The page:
Well, that was the exact point that the dedicate utterly lost me. How much longer until she had blamed Tris for her parents abandoning her? If you knew someone’s parents LITERALLY GAVE THEM UP, why would you possibly insist that this is the child’s fault? You don’t have Tris’s best interests in mind because you don’t even care enough to treat her like she’s deserving or basic respect. Tris has every reason to be disinterested in being friends with other people. It’s how she protects herself from the inevitable heartbreak and abandonment that she has experienced so many times that it’s commonplace for her. It’s all she knows, and this woman isn’t making it better.

So Tris lashes out. I’m still a little surprised that she’s not too cognizant of the fact that she is causing all the storms and earthquakes, but she’s young, and it’s an admittedly absurd concept. Controlling the weather and the ground? WHO DOES THAT? I have to remember that she still doesn’t believe she is a mage of any sort, and the possible explanations for her strangeness that Niko suggested are all fairly rare or unheard of anyway. I just want her to have a friend. 🙁


OH HEY LET’S MAKE THINGS WORK. The anti-Trader bias is most likely going to play a large part in this, given that Daja faced yet another attack in this chapter. This time, it was a lot more violent and scary, and it reminded me of all the times I had my ass kicked in junior high and high school because I was perceived as gay. For Daja, it’s just another unfortunate interaction on top of a string of horrible luck. She’s disappointed in herself, she misses her home and her people, and she’s stuck in a place where people despise her on sight.

So here’s where Pierce gets it right. Niko and the Honored Moonstream, who is the Dedicate Superior, offer Daja a new place to live, one where she’ll at least have some privacy. That’s important because it means she can sleep and dress and have a quiet space free from the bigotry that surrounds her. But then, Moonstream says:

“Now – I want to find the ones who did this.”

I mentioned the Harry Potter series on video, but it’s very common for there to be no real repercussions for bullies in a school atmosphere. TRUST ME, I AM INTIMATELY FAMILIAR WITH THIS PHENOMENON. Oh god, the most common excuse I heard whenever I did scrounge up the courage to tell an adult? “Boys will be boys.” AHHHH, BURN THIS AWFUL SENTENCE FROM ALL OF OUR MINDS, IT IS A PLAGUE ON THIS CULTURE. So I’m pleased that Moonstream does not want this to be a part of her school.


Like Daja’s treatment, Briar’s treatment at the hands of his peers and his superiors is awful. Sometimes, I forget how cruel children can be, but this is a disturbing reminder of that. Now, it would be bad enough that these kids bullied Briar, but when a male dedicate comes to THE BULLIES’ DEFENSE, he makes it clear that he was biased against Briar from the start:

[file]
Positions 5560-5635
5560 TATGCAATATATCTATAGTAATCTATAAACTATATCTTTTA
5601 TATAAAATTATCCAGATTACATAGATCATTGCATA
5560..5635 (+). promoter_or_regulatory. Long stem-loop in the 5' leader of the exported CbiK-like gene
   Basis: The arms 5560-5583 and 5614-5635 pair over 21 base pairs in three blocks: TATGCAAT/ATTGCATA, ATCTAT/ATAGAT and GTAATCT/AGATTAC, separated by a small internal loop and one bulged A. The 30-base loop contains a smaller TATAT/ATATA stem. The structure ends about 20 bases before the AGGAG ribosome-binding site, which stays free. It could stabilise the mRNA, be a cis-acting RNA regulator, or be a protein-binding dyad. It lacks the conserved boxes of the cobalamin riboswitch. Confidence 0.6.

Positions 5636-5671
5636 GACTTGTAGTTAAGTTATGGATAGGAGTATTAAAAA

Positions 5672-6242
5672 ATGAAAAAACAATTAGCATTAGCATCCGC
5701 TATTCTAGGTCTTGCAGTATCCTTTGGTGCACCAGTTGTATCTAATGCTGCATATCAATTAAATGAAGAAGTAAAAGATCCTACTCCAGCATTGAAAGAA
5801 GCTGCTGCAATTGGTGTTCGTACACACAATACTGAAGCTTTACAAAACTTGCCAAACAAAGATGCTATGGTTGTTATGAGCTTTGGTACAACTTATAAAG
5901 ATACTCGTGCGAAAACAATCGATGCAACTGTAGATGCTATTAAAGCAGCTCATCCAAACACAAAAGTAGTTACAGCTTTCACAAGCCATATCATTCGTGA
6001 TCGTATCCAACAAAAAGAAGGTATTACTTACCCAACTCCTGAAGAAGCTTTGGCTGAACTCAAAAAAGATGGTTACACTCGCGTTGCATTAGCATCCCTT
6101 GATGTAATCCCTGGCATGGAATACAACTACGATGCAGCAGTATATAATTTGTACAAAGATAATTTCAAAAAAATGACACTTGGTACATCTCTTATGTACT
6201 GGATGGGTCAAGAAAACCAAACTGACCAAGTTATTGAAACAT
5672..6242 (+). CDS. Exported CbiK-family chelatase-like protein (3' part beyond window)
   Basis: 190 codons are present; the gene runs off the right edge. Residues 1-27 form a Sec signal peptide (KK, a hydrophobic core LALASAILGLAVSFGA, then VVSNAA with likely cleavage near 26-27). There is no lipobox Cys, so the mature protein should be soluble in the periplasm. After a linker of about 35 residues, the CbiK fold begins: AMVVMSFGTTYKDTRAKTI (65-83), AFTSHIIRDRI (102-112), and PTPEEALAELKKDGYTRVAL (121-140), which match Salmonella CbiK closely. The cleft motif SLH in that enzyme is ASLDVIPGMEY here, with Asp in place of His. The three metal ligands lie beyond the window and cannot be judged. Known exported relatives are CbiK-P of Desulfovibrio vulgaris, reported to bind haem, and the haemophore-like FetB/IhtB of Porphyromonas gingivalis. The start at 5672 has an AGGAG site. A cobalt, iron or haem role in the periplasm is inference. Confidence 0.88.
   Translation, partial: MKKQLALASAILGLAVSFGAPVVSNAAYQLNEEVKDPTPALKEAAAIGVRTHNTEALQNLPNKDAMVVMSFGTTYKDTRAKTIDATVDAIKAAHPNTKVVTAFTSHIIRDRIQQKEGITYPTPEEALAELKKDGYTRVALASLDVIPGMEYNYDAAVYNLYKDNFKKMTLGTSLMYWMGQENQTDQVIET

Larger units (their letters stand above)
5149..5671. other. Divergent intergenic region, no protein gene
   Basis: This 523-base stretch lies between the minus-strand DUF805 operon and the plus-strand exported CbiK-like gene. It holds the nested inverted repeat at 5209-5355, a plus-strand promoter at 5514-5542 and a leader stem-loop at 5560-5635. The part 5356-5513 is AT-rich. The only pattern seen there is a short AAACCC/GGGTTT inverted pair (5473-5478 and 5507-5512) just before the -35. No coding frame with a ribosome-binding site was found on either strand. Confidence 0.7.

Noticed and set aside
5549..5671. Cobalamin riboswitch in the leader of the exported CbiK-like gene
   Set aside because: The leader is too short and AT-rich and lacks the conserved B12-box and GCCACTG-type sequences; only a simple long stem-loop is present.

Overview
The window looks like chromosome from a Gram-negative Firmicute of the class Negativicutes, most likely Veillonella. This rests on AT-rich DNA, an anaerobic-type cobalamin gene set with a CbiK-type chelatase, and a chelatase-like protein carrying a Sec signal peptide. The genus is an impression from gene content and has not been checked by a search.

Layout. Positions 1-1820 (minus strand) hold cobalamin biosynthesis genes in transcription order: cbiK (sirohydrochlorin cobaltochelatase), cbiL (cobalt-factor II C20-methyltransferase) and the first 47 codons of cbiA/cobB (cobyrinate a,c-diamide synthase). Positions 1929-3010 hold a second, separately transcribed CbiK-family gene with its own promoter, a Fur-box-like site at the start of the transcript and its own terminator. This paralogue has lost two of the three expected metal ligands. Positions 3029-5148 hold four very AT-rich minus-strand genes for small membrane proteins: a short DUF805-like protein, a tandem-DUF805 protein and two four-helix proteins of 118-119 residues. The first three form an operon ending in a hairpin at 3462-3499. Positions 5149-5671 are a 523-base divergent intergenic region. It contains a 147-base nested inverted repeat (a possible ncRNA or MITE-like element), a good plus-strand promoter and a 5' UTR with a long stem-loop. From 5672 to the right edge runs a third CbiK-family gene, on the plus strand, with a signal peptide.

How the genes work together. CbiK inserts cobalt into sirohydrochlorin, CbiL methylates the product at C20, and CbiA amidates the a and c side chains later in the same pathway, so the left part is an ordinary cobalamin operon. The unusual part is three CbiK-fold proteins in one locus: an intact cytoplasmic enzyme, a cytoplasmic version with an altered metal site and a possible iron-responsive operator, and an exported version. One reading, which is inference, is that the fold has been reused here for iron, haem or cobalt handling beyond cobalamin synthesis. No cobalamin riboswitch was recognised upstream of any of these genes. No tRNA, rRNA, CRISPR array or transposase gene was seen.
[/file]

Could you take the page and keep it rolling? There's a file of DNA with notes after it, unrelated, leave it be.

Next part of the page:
“I knew what would happen when they let that guttersnipe in!” The male dedicate hauled Briar up by his shirt. “You’re out of this dormitory. If I have my way, you’re out of Winding Circle altogether.”

He doesn’t care that Briar was bullied, that the other boys touched what little stuff he owned and dumped it on the floor, or that they threatened him. As soon as Briar reacted violently, he lost in that dedicate’s eyes. (I absolutely do not trust anyone who focuses on the reaction to violence or disrespect more than the initial act. Nope.) And it’s upsetting! Briar shares an experience with the other three newcomers: all of them are too weird and different from the general population, and they suffer for it.

Tris and Sandry

Well, now we know that all four of these kids are bound for Discipline Cottage, which is a… a place. For things. Where stuff happens. Maybe Niko is in charge of that place? Eventually, they’ll all be in one location, but I did like that they’re starting to slowly get introduced to one another. While Tris waits outside Moonstream’s office, she meets Sandry, who is brought in to see Moonstream as well for some unnamed act that finally made a dedicate break her patience. (These dedicates aren’t very patient, are they?) Now, Tris does not immediately warm to Sandry, despite that Sandry is nice and unafraid of Tris. I thought that was perfectly in character for Tris. Again, she has no reason to trust any of these people because she’s used to everything being temporary. Why open herself to anyone? She’s used to being disposed, and she’s got no sign that this is a different case.


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About Mark Oshiro

Perpetually unprepared since '09.